Show and tell: Shelter sweaters.

The extra cold weather we’ve had lately has brought out some incredible knitwear! Almost everyone who comes through our doors these days is bundled in handmade woolens. As a result, I have quite a pile of show and tell photos to share, and sifting through it, a few themes have emerged. For today’s post, that theme is sweaters knit with Brooklyn Tweed Shelter, a yarn I consider perfectly suited to sweater-making.

Here’s Marcy in her “Grow” sweater by Norah Gaughan, from Hannah Thiessen’s recent book, Slow Knitting. Made with Brooklyn Tweed Shelter in the playful Tartan colorway, Marcy calls it her January sweater, the warm-but-not-heavy garment that will see her through this chilly month. The construction of this sweater is more intriguing than this photo lets on, with diagonal side seams wrapping from the narrow back piece to the wider front – an interesting knit, no doubt!

Grace’s recently-completed “Tinder” is knit with Shelter in Almanac, a rich blue. This Jared Flood design features an all-over knit/purl texture pattern, straightforward to execute and satisfying to see.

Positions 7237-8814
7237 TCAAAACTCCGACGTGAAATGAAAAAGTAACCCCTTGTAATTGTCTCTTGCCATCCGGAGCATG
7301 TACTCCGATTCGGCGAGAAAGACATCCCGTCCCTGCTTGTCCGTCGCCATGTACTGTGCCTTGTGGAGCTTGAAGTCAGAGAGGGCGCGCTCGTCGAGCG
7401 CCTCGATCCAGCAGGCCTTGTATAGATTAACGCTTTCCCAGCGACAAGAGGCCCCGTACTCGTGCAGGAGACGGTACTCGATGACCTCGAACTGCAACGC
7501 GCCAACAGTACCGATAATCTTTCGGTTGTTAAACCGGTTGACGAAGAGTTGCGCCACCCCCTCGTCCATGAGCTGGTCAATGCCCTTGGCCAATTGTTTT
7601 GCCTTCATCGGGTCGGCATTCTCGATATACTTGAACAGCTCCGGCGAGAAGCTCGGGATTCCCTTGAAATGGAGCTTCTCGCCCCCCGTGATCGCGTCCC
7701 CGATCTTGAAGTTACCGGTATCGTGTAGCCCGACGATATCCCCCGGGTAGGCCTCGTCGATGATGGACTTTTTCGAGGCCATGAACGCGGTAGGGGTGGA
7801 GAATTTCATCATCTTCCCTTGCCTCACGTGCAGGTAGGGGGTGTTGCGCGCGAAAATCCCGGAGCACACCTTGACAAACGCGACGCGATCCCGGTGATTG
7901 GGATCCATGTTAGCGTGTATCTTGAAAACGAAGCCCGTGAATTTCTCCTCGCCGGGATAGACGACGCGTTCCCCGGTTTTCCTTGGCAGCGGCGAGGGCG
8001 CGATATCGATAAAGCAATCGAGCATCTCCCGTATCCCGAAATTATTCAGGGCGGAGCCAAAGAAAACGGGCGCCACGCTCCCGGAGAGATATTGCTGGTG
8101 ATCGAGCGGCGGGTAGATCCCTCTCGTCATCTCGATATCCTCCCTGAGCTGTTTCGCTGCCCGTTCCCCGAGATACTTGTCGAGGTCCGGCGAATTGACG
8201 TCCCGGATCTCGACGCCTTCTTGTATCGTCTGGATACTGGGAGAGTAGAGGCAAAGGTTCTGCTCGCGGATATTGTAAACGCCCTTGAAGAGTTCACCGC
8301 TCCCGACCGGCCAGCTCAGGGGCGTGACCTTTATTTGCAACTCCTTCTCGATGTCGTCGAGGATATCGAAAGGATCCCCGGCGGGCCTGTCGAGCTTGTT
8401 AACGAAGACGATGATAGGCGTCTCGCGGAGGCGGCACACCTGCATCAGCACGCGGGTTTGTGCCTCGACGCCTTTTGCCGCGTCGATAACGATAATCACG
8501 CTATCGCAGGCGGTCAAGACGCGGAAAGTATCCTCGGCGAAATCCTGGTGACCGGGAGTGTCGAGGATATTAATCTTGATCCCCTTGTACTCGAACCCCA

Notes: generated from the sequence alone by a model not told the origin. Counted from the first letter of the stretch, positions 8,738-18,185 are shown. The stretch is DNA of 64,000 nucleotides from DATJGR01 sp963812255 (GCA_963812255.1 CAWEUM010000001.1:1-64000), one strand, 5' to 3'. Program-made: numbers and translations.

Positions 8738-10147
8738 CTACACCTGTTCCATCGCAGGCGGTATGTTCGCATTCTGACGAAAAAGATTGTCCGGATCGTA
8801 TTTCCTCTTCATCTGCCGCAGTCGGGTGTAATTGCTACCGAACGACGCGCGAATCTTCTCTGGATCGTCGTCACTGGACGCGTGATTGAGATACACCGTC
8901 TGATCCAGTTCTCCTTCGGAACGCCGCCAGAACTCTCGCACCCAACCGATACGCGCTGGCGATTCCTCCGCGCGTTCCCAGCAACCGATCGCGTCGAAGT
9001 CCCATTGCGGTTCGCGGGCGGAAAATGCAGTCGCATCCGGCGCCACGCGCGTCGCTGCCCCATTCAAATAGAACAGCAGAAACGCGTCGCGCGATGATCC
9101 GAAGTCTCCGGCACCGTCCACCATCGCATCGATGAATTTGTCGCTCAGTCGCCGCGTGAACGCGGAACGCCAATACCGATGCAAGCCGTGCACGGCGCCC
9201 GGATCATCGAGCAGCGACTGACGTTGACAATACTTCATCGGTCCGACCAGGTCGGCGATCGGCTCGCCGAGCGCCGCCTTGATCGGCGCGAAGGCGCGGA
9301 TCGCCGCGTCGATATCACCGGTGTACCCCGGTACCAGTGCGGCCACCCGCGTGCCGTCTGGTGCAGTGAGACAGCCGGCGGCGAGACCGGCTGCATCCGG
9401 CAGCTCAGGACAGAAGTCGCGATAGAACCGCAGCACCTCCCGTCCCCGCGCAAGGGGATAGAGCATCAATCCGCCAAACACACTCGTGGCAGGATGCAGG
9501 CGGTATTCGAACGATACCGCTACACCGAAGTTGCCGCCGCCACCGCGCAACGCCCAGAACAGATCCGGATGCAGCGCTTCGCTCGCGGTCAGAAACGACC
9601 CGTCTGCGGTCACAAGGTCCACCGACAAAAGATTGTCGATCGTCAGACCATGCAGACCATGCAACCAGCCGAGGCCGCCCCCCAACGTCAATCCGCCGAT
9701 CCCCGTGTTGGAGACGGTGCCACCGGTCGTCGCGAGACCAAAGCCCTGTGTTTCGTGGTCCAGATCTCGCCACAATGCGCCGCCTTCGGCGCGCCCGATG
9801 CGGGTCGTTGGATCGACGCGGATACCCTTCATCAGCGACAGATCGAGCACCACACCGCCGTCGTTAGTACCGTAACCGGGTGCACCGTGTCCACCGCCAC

She wore it into the shop just after finishing it, and kindly let me photograph it while our ballwinder prepared her next sweater’s worth – a knitter after my own heart, following one sweater directly with another.

Leslie is another serial sweater-knitter; above is her latest, Michele Wang’s “Bedford” pullover knit in Snowbound, Shelter’s lightest gray. Like “Tinder,” “Bedford” is all about a simple repeated texture pattern, though this one has a bit of a cable twist. It’s a cozy sweatshirt of a sweater, the kind of garment one wouldn’t mind wearing day after day.

This little tincanknits “Flax” was knit by Emily for a new baby in her family, and Shelter in Faded Quilt was the perfect shade of blue gray. I haven’t knit as many baby sweaters as some, but “Flax” is one I made for my nephew, and I often recommend it. I love the rustic look of Emily’s in Shelter!